2. Make some loose itineraries

Train Station

This might not work for everyone, but I’ve found that forming even just a bare-bones itinerary for each trip is beneficial to me. Even if it doesn’t always unfold as planned and things change as you go along, having a plan can reduce a lot of the stress that comes with travelling. It could be as simple as writing a list of all of things that you are most keen to see and do, and then ranking them in terms of importance.

As an anxious traveller, I often find it hard to cope with too much uncertainty, but having a basic itinerary gives the trip a sense of structure. Again, this isn’t for everyone, but for me it’s super helpful!

3. Talk to your travel buddy

Crew

There’s nothing worse than having to pretend you’re okay when you’re not. If you’re travelling with someone else then try to articulate your fears and worries to them. Tell them what they can do for you in terms of support. Examples of this could be:

  • Telling your partner you need them to hold your hand on the plane when you take off and land
  • Telling a friend that whilst on your trip you may need some occasional alone time
  • Setting boundaries within a group and vocalising any fears you have about certain activities – know that you are always allowed to say no to things!

4. Bring something familiar

Pollenca

This could be your favourite music, T.V shows or films, a cuddly companion like a soft toy, or a cosy jumper or pair of socks that you love. Having something that brings you positive familiar memories can help to ground you when you’re feeling anxious or homesick. T.V shows, films and music are also a great form of escapism and they can help you to get out of your head for a while if you’re overthinking and worrying. (If you bring these, remember to download them onto your device, just in case you don’t have access to WiFi!)

5. Pack an anxiety kit

Sleepy

Create your own emergency kit for when you start to feel anxious. Having this on hand will not only help you in those moments of stress and anxiety, but it will also give you peace of mind throughout your trip because you’ll know that it will be there if and when you need it. Each person’s kit will be very different but I like to bring:

  • Lush sleepy body lotion – I find sleeping in new places really difficult and this cream has been so helpful when it comes to trying to drift off. It also smells like lavender so it is really helpful for calming panic and anxiety.
  • An eye mask and earplugs – as someone who also suffers from migraines these are essential for me. When I’m feeling anxious and overwhelmed, sometimes I find it helpful to block out all sights and sounds to reduce stimulation. Most long-haul flights give you these items or you can bring your own.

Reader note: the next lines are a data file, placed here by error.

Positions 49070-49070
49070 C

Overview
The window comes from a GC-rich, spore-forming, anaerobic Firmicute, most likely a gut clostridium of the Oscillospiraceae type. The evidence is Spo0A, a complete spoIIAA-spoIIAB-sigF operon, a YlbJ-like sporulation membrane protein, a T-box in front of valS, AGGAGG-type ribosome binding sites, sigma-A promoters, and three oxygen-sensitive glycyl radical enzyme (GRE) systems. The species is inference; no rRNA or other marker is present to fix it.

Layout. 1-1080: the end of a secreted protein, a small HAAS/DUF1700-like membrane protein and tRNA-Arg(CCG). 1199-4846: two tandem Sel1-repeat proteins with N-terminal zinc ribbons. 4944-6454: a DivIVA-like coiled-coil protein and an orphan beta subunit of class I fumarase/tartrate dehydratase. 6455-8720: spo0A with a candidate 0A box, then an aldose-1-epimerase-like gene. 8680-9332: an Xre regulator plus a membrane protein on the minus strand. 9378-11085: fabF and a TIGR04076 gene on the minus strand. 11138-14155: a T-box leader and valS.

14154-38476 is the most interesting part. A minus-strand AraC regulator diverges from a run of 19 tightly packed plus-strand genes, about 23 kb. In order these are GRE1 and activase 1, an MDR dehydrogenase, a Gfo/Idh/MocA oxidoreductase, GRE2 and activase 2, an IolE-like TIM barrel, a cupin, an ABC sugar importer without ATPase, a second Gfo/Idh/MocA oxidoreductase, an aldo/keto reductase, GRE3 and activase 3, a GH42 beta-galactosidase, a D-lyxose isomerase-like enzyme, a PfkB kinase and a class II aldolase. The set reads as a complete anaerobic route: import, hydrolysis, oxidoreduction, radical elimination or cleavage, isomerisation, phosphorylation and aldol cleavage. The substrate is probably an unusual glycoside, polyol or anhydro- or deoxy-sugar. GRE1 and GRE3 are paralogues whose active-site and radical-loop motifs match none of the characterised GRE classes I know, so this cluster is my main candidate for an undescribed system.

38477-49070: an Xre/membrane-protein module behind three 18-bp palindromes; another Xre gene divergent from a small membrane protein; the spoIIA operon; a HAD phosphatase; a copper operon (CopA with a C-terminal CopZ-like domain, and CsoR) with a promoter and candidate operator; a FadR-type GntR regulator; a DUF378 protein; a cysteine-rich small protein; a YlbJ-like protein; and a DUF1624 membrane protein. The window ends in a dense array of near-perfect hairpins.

• Headphones – being able to listen to music, watch a bit of YouTube or listen to an audio book when you’re anxious is super helpful. It’s a form of escapism that can soothe you and encourage positive feelings.
  • The Calm app – the calm app is an absolute life saver when it comes to calming anxiety. They have meditations that can be done in less than 2 minutes, emergency calm meditations, sleep stories and music for meditation and relaxation. I would definitely suggest picking a few of your favourites and downloading them to your phone so that can access them offline.

My kit has a lot of sleep related items in it because my anxiety tends to sky rocket if I become sleep deprived! Whatever you feel will help to ground you and calm you, bring that with you and keep it on hand just in case.

For more information on strategies to deal with anxiety check out my previous post on Anxiety here

6. Be prepared

Packed

Being prepared is so important! One of the best things you can do for yourself if you suffer from any kind of anxiety is to be as organised as possible when it comes to packing your bags and sorting travel documents.

Lists are excellent when it comes to this. When you’re planning the trip, make a list of all the things you can’t forget to do like sorting out visas and photocopying passports etc… Then make lists of what you need to bring with you and have it all ready and packed the night before you leave. This way, when you wake up there’s no mad rushes and sudden panics about not having everything with you. There’s nothing worse than getting on a train or a bus to go to the airport and realising you’ve left something behind!

7. Give yourself a break

Listen

When travelling, we often put expectations on ourselves to do anything and everything we possibly can.  Maybe you’ve felt this before, or seen other travellers on social media and felt like you need to live up to that expectation. However, just because you’re travelling doesn’t mean you should let yourself burn out!